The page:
Another possible bright spot: President Obama declared the war in Iraq over. I don't believe it because 17,000 embassy personnel remain, but at least he's saying it, and troops have left. Some will also leave Afghanistan. But I'm confused. Obama was elected partly because he promised to end the wars. But then he almost tripled the number of American soldiers in Afghanistan, from 35,000 to 100,000.

I'm pessimistic about America going bankrupt, like Greece, thanks to ballooning spending on entitlements like Medicare. But terms of debate can change quickly. This spring, Wisconsin Rep. Paul Ryan presented a timid plan that would have slowed the growth of government slightly. Even Republicans went bonkers. Newt Gingrich called it "right-wing social engineering."

But now, just seven months later, the country's in a different place. Newt's apologized. Speaker John Boehner and other Republicans praise Ryan's plan. The Republican Study Committee wants to go further. Now Ryan agrees that his plan was "mild." Today he says he'd go farther.

Maybe attitudes changed because Americans watched the video of riots in Greece and realized what can happen when the money runs out. Maybe Standard and Poor's downgrading of the government's credit rating mattered. Maybe attitudes changed simply because the deficit numbers are so ugly that even the establishment has to acknowledge it.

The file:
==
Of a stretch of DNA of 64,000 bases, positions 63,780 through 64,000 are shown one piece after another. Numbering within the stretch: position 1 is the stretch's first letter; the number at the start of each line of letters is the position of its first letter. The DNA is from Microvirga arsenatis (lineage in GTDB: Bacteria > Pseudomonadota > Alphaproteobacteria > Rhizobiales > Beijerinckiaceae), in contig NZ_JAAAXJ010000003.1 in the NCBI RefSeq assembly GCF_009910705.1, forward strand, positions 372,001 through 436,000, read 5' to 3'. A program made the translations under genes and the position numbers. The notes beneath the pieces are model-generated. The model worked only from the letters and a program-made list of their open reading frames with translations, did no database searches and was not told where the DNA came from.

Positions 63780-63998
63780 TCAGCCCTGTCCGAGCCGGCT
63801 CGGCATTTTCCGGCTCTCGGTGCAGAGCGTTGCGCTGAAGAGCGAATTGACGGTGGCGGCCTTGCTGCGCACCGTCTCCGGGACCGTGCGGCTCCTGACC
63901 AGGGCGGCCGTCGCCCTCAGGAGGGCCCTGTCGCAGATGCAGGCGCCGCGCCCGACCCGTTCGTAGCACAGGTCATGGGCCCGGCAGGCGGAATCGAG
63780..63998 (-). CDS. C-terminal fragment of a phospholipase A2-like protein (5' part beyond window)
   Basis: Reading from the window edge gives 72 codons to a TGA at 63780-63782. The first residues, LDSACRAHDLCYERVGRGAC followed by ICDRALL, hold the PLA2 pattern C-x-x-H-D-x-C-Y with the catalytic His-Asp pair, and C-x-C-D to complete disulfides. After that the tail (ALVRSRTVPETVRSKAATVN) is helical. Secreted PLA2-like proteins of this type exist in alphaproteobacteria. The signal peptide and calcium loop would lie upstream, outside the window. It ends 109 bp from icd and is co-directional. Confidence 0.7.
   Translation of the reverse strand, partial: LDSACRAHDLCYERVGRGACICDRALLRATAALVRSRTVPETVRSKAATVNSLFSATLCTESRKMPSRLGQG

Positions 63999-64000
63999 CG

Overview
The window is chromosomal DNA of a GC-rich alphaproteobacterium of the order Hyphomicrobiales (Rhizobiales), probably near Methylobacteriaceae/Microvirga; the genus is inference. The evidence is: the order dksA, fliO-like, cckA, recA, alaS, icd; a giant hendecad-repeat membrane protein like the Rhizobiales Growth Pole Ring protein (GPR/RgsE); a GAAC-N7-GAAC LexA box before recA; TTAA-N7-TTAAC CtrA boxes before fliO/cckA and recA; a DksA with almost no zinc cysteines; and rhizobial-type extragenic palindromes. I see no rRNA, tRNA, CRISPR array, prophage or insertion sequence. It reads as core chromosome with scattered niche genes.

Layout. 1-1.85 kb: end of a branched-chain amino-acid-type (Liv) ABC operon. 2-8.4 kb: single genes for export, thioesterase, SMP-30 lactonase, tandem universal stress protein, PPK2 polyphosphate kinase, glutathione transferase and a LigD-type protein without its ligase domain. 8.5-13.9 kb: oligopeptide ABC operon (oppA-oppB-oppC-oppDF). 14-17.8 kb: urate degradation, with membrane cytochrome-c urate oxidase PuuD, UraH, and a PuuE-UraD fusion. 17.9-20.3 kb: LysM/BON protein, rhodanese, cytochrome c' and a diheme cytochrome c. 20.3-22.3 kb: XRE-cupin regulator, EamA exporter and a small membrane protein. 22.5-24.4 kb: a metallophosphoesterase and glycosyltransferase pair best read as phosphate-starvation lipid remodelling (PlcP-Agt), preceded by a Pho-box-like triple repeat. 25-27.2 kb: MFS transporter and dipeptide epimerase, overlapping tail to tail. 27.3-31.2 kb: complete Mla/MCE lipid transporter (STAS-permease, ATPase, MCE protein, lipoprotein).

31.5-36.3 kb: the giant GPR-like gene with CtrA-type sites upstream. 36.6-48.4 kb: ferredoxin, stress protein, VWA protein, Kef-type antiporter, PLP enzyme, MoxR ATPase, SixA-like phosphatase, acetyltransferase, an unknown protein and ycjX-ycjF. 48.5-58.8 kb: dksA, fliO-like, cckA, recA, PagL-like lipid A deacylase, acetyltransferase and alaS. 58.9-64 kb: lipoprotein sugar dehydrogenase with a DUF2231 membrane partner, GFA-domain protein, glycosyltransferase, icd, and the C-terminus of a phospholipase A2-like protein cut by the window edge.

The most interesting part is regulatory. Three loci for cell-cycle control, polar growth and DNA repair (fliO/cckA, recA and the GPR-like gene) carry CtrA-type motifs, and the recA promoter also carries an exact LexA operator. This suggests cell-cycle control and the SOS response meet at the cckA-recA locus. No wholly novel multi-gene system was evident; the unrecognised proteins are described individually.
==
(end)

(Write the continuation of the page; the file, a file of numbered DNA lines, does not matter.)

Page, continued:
But also, attitudes changed because we libertarians won the battle of ideas. Now every Republican presidential candidate — not just Ron Paul — talks about free enterprise.

Alec Baldwin told Occupy Wall Street demonstrators, "You can't not have strong capital markets in this country or the country's going to go down the tubes."

Wow. Even left-wing celebrities defend "strong capital markets"? The world is moving toward limited government and free enterprise. We libertarians have won!

What am I talking about? We haven't won. Even Republicans want to grow government. When the Super Committee failed to reach its super conclusion and thereby put us on automatic pilot to a trillion dollars in spending cuts, Republicans screamed about draconian damage to the military. But the automatic cuts are really just cuts in the rate of increase. Spending will still go up, just at a slightly slower rate. Why is this even controversial?

I fear that much of the country is in agreement with the Wall Street protestors who love free stuff from government — free health care, free college education, free lunch. Elderly Americans want no cuts to Medicare. Even after the Solyndra scandal, 62 percent of Americans say America should continue to invest in clean-energy jobs. Don't they think about what that money would be producing if left in the hands of free, entrepreneurial individuals? No.

Lots of Americans oppose free trade and free markets. It takes some knowledge to realize that the seeming chaos masks underlying order. The benefits of freedom are not intuitive, and when you go against people's intuition, they get upset.

The benefits of freedom are largely "unseen," as the 19th century French liberal Frederic Bastiat put it. He meant that rising living standards and labor-saving inventions don't appear to flow from freedom. But they do.

It's one of the ironies of life that people need not understand freedom for it to work, and because of this, there is the perennial danger that they will give it up without realizing the disastrous consequences that follow.

We freedom-lovers have a lot more work to do.